AMD Releases Radeon Software Crimson ReLive Edition 17.9.2: 2-Way Multi-GPU for Vegaby Nate Oh on September 21, 2017 7:00 PM EST
Update (9/26/17): In statements to PCWorld, AMD has elaborated that they are "moving away from the CrossFire tag for multi-GPU gaming," citing that CrossFire technically refers to DX11 applications while mGPU is more apt for DX12. In addition, 3- and 4-way configurations for RX Vega in gaming will not be formally supported.
Today, AMD has released Radeon Software Crimson ReLive Edition 17.9.2, bringing 2-way multi-GPU (mGPU) support for RX Vega cards, as well as Project CARS 2 support ahead of tomorrow’s launch. In addition, AMD has included mGPU profile support for Project CARS 2.
Featuring Driver Version 17.30.1091 (Windows Driver Store Version 22.19.677.1), Radeon Software 17.9.2 also fixes two bugs: Hearts of Iron IV system hangs when the campaign scenario is launched, and erroneous “1603 error” messages after successfully installing Radeon Software.
The release of a multi-GPU enabled Vega driver comes at an interesting inflection point for overall multi-GPU support in the industry. NVIDIA's own views are well-known, meanwhile more recently with the Vega launch, AMD has stated that they're also deprioritizing multi-GPU support for Vega and future architectures. The company still supports mGPU - as evidenced by today's driver release - but it's no longer a significant focus as it once was.
The root cause of this dour outlook has been the same on both sides: game engines are increasingly using mGPU-unfriendly rendering technologies, which in turn has made adding mGPU support more difficult for game and driver developers all the while also limiting performance gains. This in turn has created a downward spiral in mGPU usage; as it's no longer a reliable means of getting more performance, the percentage of mGPU system setups has continued to drop, which has further reduced the relevance of the technology. Which is not to write multi-GPU's obituary here and now, only that it's increasingly clear that mGPU is a niche setup and AMD is going to treat it as such.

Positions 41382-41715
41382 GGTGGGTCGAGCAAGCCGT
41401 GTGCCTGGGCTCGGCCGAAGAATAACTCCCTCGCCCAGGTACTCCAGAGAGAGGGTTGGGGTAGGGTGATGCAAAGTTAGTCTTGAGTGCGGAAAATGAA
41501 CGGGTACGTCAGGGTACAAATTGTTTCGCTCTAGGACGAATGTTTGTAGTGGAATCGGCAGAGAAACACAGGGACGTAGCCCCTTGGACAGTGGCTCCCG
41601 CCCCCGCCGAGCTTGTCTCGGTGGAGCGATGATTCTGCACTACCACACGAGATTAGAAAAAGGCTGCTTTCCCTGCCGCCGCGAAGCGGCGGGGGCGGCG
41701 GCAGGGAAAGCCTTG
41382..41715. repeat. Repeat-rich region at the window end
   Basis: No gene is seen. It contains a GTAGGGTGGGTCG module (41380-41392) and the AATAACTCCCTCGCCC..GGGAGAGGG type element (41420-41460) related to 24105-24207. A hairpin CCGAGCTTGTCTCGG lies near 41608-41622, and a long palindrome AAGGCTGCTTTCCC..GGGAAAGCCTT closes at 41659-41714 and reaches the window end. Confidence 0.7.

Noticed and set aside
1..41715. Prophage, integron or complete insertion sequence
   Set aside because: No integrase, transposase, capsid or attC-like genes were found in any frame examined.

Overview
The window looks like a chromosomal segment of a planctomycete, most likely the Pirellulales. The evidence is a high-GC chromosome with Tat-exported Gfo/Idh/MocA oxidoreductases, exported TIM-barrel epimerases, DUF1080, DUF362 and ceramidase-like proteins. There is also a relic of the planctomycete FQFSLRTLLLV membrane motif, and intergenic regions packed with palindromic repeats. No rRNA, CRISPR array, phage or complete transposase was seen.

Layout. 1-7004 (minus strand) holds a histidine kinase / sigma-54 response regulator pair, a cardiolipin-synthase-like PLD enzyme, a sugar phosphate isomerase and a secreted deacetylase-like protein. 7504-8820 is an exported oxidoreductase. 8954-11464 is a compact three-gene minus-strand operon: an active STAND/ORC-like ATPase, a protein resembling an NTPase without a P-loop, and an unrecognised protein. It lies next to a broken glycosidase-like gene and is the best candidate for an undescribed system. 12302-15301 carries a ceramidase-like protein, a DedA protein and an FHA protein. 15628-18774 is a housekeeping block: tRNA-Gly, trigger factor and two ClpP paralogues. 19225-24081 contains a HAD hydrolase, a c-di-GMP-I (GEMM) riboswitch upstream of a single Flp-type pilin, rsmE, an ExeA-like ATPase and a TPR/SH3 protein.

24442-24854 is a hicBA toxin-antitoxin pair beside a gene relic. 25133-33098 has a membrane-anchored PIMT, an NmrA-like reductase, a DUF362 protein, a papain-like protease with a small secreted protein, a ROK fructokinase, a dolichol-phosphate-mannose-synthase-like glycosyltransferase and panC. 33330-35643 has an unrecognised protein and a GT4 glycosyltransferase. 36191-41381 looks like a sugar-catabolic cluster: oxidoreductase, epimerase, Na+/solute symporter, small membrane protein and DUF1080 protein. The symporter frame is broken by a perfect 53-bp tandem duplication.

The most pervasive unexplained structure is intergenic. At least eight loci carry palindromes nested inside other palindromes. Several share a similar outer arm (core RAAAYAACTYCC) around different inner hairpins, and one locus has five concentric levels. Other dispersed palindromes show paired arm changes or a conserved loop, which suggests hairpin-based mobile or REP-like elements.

In any case, in line with AMD's earlier sentiment, Vega's multi-GPU support is only launching with support for up to 2-way configurations, foregoing support for 3+ card configurations. However more interestingly - and perhaps more telling - there is no mention of CrossFire terminology in the press release or driver notes. Rather, the technology is always refered to as "multi-GPU". While the exact mGPU limitations of Vega weren’t detailed, AMD appears to specify that only dual RX Vega56 or dual RX Vega64 configurations are officially supported, where in the past different configurations of the same GPU were officially compatible in CrossFire.
Like all GCN2 and newer cards, RX Vega mGPU is bridgeless and presumably uses the same XDMA technology as introduced in the R9 290X. In selected games, AMD cited performance scaling of over 80%.
The updated drivers for AMD’s desktop, mobile, and integrated GPUs are available through the Radeon Settings tab or online at the AMD driver download page. More information on this update and further issues can be found in the Radeon Software Crimson ReLive Edition 17.9.2 release notes.